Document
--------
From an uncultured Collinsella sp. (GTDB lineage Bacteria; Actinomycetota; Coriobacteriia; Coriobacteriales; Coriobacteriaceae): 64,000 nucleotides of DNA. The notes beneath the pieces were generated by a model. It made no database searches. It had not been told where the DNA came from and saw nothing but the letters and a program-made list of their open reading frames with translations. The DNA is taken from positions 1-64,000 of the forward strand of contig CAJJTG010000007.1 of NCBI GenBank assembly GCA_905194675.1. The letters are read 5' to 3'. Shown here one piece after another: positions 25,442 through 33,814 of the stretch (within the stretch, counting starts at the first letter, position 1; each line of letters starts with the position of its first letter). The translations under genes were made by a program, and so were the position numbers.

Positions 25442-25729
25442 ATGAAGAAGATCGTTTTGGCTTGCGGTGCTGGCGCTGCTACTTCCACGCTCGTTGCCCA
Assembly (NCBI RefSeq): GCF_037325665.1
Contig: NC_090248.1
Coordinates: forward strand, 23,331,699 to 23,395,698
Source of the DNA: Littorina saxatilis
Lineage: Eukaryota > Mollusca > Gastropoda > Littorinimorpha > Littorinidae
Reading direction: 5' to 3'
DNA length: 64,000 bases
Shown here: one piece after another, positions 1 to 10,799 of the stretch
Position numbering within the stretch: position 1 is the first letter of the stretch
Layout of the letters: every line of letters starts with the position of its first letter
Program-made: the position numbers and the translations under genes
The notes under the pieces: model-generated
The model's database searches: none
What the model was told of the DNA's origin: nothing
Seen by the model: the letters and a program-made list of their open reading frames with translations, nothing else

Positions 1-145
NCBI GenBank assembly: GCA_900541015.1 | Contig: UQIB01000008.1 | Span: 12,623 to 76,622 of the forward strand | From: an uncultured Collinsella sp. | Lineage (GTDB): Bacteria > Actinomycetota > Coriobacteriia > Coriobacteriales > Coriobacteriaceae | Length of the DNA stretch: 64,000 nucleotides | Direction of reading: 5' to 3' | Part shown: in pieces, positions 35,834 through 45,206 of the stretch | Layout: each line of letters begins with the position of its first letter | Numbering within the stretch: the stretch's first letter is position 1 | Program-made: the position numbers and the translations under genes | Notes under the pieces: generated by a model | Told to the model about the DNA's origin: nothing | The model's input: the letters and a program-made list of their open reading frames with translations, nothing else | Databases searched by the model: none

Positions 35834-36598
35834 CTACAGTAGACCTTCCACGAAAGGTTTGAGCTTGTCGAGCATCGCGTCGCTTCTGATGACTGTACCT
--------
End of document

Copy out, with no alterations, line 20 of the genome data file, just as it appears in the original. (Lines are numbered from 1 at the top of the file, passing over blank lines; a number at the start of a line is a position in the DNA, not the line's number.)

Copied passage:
NCBI GenBank assembly: GCA_900541015.1 | Contig: UQIB01000008.1 | Span: 12,623 to 76,622 of the forward strand | From: an uncultured Collinsella sp. | Lineage (GTDB): Bacteria > Actinomycetota > Coriobacteriia > Coriobacteriales > Coriobacteriaceae | Length of the DNA stretch: 64,000 nucleotides | Direction of reading: 5' to 3' | Part shown: in pieces, positions 35,834 through 45,206 of the stretch | Layout: each line of letters begins with the position of its first letter | Numbering within the stretch: the stretch's first letter is position 1 | Program-made: the position numbers and the translations under genes | Notes under the pieces: generated by a model | Told to the model about the DNA's origin: nothing | The model's input: the letters and a program-made list of their open reading frames with translations, nothing else | Databases searched by the model: none